"The capacity for voluntary action is seen as essential to human nature. Yet neuroscience and behaviourist psychology have traditionally dismissed the topic as unscientific, perhaps because the mechanisms that cause actions have long been unclear. However, new research has identified networks of brain areas, including the pre-supplementary motor area, the anterior prefrontal cortex and the parietal cortex, that underlie voluntary action. These areas generate information for forthcoming actions, and also cause the distinctive conscious experience of intending to act and then controlling one's own actions. Volition consists of a series of decisions regarding whether to act, what action to perform and when to perform it. Neuroscientific accounts of voluntary action may inform debates about the nature of individual responsibility."

To Do or Not to Do: The Neural Signature of Self-Control
The Journal of Neuroscience, August 22, 2007, 27(34):9141-9145

"Voluntary action is fundamental to human existence. Recent research suggests that volition involves a specific network of brain activity, centered on the fronto-median cortex. An important but neglected aspect of intentional action involves the decision whether to act or not. This decision process is crucial in daily life because it allows us to form intentions without necessarily implementing them. In the present study, we investigate the neural correlates of intentionally inhibiting actions using functional magnetic resonance imaging. Our data show that a specific area of the fronto-median cortex is more strongly activated when people prepare manual actions but then intentionally cancel them, compared with when they prepare and then complete the same actions. Our results suggest that the human brain network for intentional action includes a control structure for self-initiated inhibition or withholding of intended actions. The mental control of action has an enduring scientific interest, linked to the philosophical concept of "free will." Our results identify a candidate brain area that reflects the crucial decision to do or not to do."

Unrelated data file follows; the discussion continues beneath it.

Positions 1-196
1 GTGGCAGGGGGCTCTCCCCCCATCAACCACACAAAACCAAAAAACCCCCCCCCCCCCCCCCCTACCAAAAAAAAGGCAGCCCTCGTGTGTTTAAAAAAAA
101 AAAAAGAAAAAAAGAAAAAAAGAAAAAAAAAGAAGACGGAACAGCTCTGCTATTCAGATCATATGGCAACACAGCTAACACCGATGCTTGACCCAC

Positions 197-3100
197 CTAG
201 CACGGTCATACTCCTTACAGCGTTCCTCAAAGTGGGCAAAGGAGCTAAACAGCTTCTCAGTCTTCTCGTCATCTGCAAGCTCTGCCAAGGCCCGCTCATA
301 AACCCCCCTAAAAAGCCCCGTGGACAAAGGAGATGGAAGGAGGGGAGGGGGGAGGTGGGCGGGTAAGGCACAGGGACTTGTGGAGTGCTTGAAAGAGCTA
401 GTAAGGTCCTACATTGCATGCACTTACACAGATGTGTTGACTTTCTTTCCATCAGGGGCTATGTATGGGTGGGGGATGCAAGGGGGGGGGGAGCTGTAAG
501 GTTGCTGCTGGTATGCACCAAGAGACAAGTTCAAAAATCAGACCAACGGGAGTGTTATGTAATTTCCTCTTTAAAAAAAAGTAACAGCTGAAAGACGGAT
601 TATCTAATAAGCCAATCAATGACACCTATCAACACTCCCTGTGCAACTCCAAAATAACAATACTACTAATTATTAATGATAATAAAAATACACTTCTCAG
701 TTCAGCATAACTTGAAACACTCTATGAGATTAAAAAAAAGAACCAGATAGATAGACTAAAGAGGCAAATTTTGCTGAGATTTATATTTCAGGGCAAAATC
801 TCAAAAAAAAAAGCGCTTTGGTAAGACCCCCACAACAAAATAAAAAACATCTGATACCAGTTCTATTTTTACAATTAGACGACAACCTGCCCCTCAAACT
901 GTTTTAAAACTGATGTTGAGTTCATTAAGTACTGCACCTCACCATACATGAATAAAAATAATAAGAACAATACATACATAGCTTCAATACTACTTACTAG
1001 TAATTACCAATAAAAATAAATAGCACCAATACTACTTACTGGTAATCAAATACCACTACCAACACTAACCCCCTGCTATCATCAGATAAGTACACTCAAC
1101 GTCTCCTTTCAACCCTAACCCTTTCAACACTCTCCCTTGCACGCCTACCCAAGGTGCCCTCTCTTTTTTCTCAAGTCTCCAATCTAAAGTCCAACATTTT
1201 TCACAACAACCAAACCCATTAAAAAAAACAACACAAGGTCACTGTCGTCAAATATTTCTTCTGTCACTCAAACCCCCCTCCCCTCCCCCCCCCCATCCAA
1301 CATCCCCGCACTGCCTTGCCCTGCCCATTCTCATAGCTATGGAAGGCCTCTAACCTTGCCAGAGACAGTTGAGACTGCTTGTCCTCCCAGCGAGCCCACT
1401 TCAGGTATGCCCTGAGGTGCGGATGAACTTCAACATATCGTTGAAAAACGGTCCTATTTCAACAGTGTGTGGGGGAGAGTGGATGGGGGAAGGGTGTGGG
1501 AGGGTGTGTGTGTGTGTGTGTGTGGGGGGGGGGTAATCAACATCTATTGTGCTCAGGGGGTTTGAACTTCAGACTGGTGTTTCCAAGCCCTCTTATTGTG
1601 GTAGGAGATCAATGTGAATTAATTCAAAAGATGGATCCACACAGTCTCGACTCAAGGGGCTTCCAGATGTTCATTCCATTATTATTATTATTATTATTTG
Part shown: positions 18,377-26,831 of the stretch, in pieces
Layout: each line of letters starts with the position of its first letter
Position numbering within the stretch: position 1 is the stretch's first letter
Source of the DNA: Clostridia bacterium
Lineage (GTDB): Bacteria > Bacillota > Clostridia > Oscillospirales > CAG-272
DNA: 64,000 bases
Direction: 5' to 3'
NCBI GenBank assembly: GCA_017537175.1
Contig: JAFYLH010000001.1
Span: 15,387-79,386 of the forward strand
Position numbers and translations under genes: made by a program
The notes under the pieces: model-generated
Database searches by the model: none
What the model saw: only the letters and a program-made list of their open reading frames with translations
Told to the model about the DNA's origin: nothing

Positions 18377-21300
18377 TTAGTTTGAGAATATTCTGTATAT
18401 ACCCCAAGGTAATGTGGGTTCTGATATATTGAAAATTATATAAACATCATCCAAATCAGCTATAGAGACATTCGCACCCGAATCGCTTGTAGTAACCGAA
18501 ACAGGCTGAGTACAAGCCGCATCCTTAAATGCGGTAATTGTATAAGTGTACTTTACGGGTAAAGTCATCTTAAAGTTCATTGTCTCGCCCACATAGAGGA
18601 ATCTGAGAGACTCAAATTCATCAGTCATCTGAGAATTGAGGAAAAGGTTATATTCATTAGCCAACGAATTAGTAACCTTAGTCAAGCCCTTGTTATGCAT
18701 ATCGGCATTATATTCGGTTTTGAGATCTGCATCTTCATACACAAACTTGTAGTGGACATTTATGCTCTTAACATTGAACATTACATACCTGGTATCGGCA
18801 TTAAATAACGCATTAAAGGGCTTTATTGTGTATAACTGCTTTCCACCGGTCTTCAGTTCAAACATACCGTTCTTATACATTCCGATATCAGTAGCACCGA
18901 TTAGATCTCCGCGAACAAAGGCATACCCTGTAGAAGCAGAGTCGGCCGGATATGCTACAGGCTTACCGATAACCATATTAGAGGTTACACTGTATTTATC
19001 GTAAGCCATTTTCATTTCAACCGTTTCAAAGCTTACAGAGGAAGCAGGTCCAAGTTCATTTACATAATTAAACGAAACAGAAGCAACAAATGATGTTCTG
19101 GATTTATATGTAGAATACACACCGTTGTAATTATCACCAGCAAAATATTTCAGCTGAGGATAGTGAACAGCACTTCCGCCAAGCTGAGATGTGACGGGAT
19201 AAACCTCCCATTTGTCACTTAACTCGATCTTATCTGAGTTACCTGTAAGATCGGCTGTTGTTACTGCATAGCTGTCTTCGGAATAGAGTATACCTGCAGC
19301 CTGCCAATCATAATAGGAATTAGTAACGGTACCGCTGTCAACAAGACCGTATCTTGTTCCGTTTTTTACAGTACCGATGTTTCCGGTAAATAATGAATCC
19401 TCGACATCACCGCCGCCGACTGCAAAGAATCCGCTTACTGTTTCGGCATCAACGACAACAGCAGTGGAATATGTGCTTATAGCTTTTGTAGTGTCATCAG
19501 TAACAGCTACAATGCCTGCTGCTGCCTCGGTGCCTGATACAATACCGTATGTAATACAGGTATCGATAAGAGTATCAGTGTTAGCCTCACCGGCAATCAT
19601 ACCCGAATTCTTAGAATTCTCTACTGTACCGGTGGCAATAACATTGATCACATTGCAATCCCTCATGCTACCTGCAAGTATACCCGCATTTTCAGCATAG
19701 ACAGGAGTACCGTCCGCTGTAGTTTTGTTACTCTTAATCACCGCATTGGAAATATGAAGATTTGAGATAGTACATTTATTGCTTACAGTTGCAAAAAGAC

We have free will. It just isn't anything magical like some might have thought.

At this point there are usually objections in the form of unprovable metaphysical claims about determinism. Often something to the effect is said “the initial conditions of the universe along with the laws of physics absolutely determine the inevitable outcome of all future events”. This is based on a literal interpretation of the word "law". In reality, scientists don't think of the laws of nature as real laws at all. They don't govern or control anything. They are descriptive not prescriptive. They are simply true statements about nature. No more. No less. Determinism is not a threat to human agency and volition.